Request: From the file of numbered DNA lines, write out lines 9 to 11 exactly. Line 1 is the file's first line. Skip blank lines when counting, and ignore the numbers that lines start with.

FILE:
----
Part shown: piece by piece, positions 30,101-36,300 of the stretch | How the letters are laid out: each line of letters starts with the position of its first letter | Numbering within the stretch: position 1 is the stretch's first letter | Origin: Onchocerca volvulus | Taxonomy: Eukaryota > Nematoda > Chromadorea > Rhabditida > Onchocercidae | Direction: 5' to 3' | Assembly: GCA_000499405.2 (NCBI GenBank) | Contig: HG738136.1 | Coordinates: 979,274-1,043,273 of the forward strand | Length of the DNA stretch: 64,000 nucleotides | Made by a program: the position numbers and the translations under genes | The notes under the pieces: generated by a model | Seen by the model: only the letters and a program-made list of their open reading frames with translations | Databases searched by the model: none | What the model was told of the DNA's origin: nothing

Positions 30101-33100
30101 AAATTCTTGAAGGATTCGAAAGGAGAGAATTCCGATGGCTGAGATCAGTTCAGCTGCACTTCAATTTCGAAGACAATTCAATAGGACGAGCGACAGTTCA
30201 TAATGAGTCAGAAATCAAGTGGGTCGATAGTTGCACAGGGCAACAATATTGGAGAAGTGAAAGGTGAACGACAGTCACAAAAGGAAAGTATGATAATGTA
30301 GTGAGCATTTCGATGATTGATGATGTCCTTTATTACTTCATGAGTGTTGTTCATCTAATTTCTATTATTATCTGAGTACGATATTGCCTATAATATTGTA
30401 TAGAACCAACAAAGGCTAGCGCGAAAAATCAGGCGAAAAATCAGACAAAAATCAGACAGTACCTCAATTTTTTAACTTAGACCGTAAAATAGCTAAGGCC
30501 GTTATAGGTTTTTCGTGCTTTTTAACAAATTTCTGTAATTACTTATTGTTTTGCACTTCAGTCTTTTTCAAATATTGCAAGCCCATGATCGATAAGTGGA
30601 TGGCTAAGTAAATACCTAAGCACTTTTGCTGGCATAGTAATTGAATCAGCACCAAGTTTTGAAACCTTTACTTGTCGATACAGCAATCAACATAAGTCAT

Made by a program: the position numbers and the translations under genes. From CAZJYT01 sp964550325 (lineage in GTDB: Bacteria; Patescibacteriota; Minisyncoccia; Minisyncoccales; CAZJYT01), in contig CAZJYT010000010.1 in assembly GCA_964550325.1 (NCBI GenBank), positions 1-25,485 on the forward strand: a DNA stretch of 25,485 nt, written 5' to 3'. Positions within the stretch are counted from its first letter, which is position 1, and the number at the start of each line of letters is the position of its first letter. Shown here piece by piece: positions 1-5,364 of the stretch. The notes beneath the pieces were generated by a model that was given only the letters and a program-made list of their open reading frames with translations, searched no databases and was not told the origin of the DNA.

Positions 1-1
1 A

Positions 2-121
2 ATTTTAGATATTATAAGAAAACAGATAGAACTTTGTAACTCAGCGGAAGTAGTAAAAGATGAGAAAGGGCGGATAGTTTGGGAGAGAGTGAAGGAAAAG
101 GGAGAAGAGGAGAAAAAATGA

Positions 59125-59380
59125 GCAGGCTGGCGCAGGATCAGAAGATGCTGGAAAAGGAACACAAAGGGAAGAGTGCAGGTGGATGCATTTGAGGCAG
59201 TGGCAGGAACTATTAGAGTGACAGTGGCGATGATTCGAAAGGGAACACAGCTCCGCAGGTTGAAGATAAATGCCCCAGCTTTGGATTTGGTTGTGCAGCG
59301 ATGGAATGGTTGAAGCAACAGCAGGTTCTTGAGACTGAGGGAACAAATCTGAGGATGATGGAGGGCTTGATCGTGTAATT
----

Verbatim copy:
Made by a program: the position numbers and the translations under genes. From CAZJYT01 sp964550325 (lineage in GTDB: Bacteria; Patescibacteriota; Minisyncoccia; Minisyncoccales; CAZJYT01), in contig CAZJYT010000010.1 in assembly GCA_964550325.1 (NCBI GenBank), positions 1-25,485 on the forward strand: a DNA stretch of 25,485 nt, written 5' to 3'. Positions within the stretch are counted from its first letter, which is position 1, and the number at the start of each line of letters is the position of its first letter. Shown here piece by piece: positions 1-5,364 of the stretch. The notes beneath the pieces were generated by a model that was given only the letters and a program-made list of their open reading frames with translations, searched no databases and was not told the origin of the DNA.

Positions 1-1
1 A